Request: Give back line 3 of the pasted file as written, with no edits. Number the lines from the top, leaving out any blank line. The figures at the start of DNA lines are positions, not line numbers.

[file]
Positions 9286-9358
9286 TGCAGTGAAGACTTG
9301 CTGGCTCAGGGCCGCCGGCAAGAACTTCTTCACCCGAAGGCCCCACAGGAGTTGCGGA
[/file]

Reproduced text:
9301 CTGGCTCAGGGCCGCCGGCAAGAACTTCTTCACCCGAAGGCCCCACAGGAGTTGCGGA